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Eat Wisconsin Fish is sponsored by Wisconsin Sea Grant at the University of Wisconsin-Madison. Wisconsin Sea Grant supports scientific research, education and outreach to foster the wise use, conservation and sustainable development of Great Lakes and coastal resources.

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Chubs

Taste and Nutrition

Bloater chubs have the highest amount of omega-3 fatty acids (EPA and DHA) of the Great Lakes commercial fish species—more than sockeye salmon. They are very oily, and they make a wonderful smoked fish. When they arrive fresh to a smokehouse, chubs are soaked in a salt brine overnight and then placed in the smoker for about five hours.

How They Are Harvested

Many chub species used to be harvested commercially, but today bloater chubs make up the bulk of the chub fishery in Lakes Michigan and Superior. They are fished with gill nets, and the demand for them far exceeds their availability.

Consumption Advice

State health agencies have found that it is safe to eat Lake Superior bloater chubs once a week and Lake Michigan bloater chubs once a month. If you are unsure of the origin of your chubs, you should follow the most restrictive recommendation (once a month).

Visit these links to find out more information about fish advisories in Wisconsin and the Great Lakes:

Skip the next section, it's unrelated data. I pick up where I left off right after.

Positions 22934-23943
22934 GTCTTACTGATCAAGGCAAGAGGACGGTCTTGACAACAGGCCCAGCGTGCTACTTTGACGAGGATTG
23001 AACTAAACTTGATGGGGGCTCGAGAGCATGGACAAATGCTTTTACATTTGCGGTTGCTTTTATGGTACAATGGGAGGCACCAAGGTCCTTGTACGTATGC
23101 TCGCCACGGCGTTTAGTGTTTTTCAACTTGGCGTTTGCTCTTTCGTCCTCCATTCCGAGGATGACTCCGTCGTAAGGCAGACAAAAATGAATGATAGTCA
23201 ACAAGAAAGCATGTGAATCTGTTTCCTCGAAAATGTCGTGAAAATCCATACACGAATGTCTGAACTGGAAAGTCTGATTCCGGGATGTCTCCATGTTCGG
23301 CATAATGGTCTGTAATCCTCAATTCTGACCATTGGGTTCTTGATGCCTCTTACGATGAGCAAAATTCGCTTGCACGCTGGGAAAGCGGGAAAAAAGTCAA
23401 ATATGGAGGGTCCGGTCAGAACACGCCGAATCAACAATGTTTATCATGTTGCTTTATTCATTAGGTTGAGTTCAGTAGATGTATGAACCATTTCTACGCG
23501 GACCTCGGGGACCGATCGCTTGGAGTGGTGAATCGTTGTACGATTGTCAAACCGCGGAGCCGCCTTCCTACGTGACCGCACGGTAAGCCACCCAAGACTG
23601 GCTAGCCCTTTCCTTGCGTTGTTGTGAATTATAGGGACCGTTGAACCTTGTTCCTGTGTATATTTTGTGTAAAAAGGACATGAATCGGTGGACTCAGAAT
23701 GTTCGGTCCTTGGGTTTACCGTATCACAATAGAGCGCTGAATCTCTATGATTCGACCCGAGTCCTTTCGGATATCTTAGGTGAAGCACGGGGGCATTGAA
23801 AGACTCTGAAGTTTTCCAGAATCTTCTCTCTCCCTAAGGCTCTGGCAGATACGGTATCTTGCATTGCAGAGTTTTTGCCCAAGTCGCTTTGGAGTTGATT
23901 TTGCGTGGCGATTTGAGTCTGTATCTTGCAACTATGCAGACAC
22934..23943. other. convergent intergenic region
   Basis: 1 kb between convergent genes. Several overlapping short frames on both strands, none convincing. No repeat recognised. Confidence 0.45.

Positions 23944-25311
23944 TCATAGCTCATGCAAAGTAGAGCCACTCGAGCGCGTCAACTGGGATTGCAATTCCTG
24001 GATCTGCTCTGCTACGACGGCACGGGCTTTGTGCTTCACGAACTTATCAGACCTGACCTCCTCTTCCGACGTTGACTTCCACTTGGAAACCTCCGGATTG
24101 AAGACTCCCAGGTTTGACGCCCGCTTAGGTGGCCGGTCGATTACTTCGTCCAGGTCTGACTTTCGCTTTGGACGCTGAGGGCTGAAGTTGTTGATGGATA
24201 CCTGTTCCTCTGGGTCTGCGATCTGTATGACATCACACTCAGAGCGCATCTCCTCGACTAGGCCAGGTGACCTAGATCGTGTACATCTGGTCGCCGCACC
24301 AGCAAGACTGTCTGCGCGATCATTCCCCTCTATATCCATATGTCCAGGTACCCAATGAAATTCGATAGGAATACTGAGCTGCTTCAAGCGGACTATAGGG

Wisconsin Department of Natural Resources: Eating Your Catch
2014 Ohio Sport Fish Health and Consumption Advisory

Biology and History

Historically the bloater was a small chub species of little value. However, environmental advantages have resulted in increasing numbers and size, and the bloater has become the most important species of chub remaining in the fisheries of Lakes Michigan and Superior. In Lake Michigan, bloater chubs exploded in numbers because their top predator, the lake trout, was disappearing from overharvest and sea lamprey predation. In Lake Superior, bloater chubs became prominent because all of the larger chub species were overharvested.

Like many Great Lakes fish, the bloater chub population has always had cyclical highs and lows. There is some evidence of peaks in both 1960 and 1990, possibly indicating a 30-year cycle. However, the invasion of zebra and quagga mussels has affected this natural cycle, possibly because the two mussels compete with young chubs for food. Since the 1990s, bloater chub numbers have been in decline. Scientists are trying to find out if bloater chubs will rebound on their own as they have done historically, or if competition from invasive mussels has altered their natural population fluctuations.

Fun Fact

The owners of The Cove in Leland, Michigan, trademarked a cocktail called the Chubby Mary® that food writers often highlight. It’s a Bloody Mary with a smoked chub in it.